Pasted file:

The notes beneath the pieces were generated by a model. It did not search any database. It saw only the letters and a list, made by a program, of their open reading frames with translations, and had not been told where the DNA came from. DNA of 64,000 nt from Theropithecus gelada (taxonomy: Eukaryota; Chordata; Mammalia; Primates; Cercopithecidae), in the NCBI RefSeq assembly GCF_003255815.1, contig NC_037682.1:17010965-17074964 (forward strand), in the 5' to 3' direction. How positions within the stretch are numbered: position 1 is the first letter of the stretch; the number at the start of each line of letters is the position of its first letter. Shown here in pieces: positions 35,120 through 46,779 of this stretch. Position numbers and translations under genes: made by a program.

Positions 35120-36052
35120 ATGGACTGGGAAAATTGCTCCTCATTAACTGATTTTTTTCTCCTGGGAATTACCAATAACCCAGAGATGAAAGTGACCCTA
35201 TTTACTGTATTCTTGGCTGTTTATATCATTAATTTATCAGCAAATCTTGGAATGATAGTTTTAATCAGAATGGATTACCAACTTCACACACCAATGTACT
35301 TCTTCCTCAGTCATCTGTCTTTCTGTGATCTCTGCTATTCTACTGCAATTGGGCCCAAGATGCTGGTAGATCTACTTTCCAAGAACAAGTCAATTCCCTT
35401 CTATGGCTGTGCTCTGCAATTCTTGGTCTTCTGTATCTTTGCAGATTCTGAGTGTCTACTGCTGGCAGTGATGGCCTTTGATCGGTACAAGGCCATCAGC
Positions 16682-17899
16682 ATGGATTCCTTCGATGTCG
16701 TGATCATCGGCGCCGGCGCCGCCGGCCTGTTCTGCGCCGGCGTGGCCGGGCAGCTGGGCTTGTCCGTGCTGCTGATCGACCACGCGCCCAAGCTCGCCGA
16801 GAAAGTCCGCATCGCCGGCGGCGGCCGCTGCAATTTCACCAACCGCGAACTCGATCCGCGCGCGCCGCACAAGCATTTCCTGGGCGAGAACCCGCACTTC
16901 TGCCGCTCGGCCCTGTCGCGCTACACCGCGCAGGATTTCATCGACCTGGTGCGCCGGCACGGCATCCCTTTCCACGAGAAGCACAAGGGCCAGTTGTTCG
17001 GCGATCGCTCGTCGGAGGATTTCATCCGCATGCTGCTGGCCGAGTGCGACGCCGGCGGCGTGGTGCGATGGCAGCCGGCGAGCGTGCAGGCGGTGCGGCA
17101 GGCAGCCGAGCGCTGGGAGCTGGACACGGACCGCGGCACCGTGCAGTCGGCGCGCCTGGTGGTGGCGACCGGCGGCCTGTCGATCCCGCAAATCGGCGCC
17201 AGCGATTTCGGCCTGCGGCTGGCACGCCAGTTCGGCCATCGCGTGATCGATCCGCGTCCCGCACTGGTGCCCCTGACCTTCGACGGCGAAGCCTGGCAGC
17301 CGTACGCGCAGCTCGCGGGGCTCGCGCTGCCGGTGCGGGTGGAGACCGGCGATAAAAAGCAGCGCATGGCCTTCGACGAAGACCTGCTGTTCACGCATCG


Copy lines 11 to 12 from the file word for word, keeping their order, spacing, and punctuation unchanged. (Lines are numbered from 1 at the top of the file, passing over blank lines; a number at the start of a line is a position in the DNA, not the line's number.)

16901 TGCCGCTCGGCCCTGTCGCGCTACACCGCGCAGGATTTCATCGACCTGGTGCGCCGGCACGGCATCCCTTTCCACGAGAAGCACAAGGGCCAGTTGTTCG
17001 GCGATCGCTCGTCGGAGGATTTCATCCGCATGCTGCTGGCCGAGTGCGACGCCGGCGGCGTGGTGCGATGGCAGCCGGCGAGCGTGCAGGCGGTGCGGCA